Squaw root, papoose root, blue ginseng, yellow ginseng
h 3 ft (1 m)
Parts used Root and rhizome.
Constituents Alkaloids, cystine (caulophylline), baptifoline, anagyrine, laburnine. Also caulosaponin, resins.
Main uses Medical For suppressed periods with cramping pain; labour pains; arthritis; stomach cramps.
It is sometimes said that blue cohosh should not be used during pregnancy, but this was not the experience of North American Indian women who drank the tea a few weeks before childbirth to make the birth process swift and easy, nor of experienced North American doctors in the Eclectic or Physiomedical herbal tradition who used it to counter restlessness and pain during pregnancy and to reduce labour pains. Blue cohosh eases the cramping pain of dysmenorrhoea. It has also been used to treat arthritis and ease stomach cramps.
CAUTION The herb should not be used during pregnancy, or where there is high blood pressure or heart disease. The seeds are poisonous.
Mahonia aquifolium (also known as Berberis aquifolium)
Oregon grape root
Mountain grape, Rocky Mountain grape, holly leaved barberry
h to 6 ft (2 m)
Parts used Root and rhizome.
Constituents Alkaloids (berberine, berbamine, oxyacanthine, and berbamine).
Main uses Medical Liver and gallbladder complaints and chronic skin disease.
Oregon grape root has a considerable reputation as a blood purifier, cleansing the tissues and blood of toxins and waste products. Its bitter components stimulate the liver and gallbladder and are tonic to the digestion and mildly laxative. It is used for skin diseases such as psoriasis, eczema, acne, and cold sores.
CAUTION Like barberry bark and golden seal which also contain the alkaloid berberine, this herb should not be used during pregnancy.
Betula alba (plus B. pendula, B. verrucosa)
Silver birch, paper birch
h to 65 ft (20 m)
Parts used Leaves, bark, oil, sap.
Constituents Buds: volatile oil which includes the camphor-like betulin. Young leaves: rich in saponins; also a flavonoid derivative, hyperoside resin, tannins, sesquiterpenes, betuloventic acid, vitamin C. Bark: betulinol and a glycoside.
Main uses Culinary Sap in wine or vinegar; used as a sweetening agent. Medical Fluid retention, arthritis, gout, urinary stones or infections.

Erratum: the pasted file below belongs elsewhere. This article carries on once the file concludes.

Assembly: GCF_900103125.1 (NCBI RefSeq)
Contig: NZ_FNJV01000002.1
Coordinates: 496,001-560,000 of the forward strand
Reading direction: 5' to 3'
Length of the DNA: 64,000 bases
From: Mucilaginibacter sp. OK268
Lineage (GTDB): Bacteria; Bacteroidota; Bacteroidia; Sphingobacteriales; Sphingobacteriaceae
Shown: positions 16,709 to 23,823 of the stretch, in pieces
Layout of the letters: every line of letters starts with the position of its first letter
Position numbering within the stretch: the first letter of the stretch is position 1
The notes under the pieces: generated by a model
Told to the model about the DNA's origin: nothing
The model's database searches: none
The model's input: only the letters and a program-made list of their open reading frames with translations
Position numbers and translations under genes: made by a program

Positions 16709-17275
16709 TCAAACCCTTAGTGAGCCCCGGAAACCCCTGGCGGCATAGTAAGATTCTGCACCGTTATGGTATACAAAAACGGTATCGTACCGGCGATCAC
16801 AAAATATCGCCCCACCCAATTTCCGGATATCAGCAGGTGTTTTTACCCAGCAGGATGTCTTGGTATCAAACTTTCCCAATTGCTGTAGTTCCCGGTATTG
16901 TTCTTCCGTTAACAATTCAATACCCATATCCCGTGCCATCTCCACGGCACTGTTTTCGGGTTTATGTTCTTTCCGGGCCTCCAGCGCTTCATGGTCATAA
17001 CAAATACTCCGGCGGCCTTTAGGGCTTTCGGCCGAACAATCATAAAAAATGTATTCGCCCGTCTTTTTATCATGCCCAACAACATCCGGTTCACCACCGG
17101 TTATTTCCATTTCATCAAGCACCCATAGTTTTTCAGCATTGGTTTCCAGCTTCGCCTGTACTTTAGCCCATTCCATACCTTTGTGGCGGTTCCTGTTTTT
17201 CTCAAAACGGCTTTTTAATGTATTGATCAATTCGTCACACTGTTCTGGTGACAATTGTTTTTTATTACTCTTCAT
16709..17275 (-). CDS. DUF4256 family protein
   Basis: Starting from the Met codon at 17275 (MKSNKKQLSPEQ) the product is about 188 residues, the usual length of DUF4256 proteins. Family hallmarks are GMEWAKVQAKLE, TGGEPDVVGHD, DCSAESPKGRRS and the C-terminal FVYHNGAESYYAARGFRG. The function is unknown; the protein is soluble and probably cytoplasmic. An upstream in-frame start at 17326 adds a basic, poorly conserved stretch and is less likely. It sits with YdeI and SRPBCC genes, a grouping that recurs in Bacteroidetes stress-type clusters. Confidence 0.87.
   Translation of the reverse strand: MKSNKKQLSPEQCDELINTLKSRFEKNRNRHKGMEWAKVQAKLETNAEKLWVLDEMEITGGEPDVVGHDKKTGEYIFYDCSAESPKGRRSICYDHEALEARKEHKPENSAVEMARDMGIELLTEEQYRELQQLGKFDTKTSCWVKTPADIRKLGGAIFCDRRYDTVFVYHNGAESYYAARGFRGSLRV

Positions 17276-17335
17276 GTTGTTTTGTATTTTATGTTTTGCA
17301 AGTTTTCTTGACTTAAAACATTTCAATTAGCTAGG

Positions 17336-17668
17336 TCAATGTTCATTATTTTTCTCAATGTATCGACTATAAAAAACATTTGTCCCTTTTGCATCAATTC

The graceful birch has been immensely useful to northern peoples. They have made wheels, hoops for casks, brooms and switches from its wood.
The sap, preserved with cloves and cinnamon, was once taken to treat skin diseases like acne as well as rheumatism and gout.
Birch-leaf tea is a powerful diuretic capable of dissolving kidney and bladder stones. It also kills off harmful bacteria in the kidneys and urinary tract. To obtain the full diuretic effect herbalists add a pinch of sodium bicarbonate (baking soda) to the infusion which promotes the extraction of the diuretic hyperoside. The leaves also have a substantial reputation for treating rheumatism, arthritis, and gout.
Birch leaves can be used to treat fluid retention due to heart or kidney malfunction. In addition the tea lowers blood cholesterol levels and stimulates the flow of bile. A decoction of the bark has been used to allay intermittent fevers. Oil extracted from the buds or bark has been used externally in lotions to treat psoriasis and eczema. This oil should not be confused with sweet birch oil which is extracted from black birch (Betula lenta) native to North America.
24x20 ins (60x50 cm)
Parts used Leaves, flowers, seed; cultivation.
Constituents Mucilage, tannin, essential oil, potassium, calcium, pyrrolizioline alkaloids.
Main uses Culinary Flowers to flavour summer wine cups; young leaves pickled. Medical Coughs, depression.
Borage is a plant which deserves more medical research. Folk use suggests a variety of medicinal properties, a potential which has lately been endorsed by the discovery of high levels of gamma linoleic acid in the seeds. This is useful in many disorders.
The ancients extolled the virtues of borage, pointing out its ability to counter melancholic states. Pliny repeats an ancient verse "I, Borage always bring courage". The seventeenth-century diarist, John Evelyn, wrote that borage was "of known virtue to revive the hypochondriac and cheer the hard student". This use suggests a supportive effect on the adrenal glands which may well be the case since comfrey, a close relative, has been shown to affect the sex hormones which stimulate the ovaries and testes. Such a hormonal effect is also indicated by the traditional belief that the leaves and seeds of borage could increase the milk supply of nursing mothers.
Borage is also sweat-inducing in hot infusion, maki...
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Descrizione libro MacMillan Publishing Company/Collier Books, 1988. Paperback. Condizione libro: New. book. Codice libro della libreria 0020633505
Descrizione libro MacMillan Publishing Company/Collier Books, 1988. Paperback. Condizione libro: New. 2nd. Codice libro della libreria DADAX0020633505
Descrizione libro MacMillan Publishing Company/C, 1988. Paperback. Condizione libro: New. Codice libro della libreria P110020633505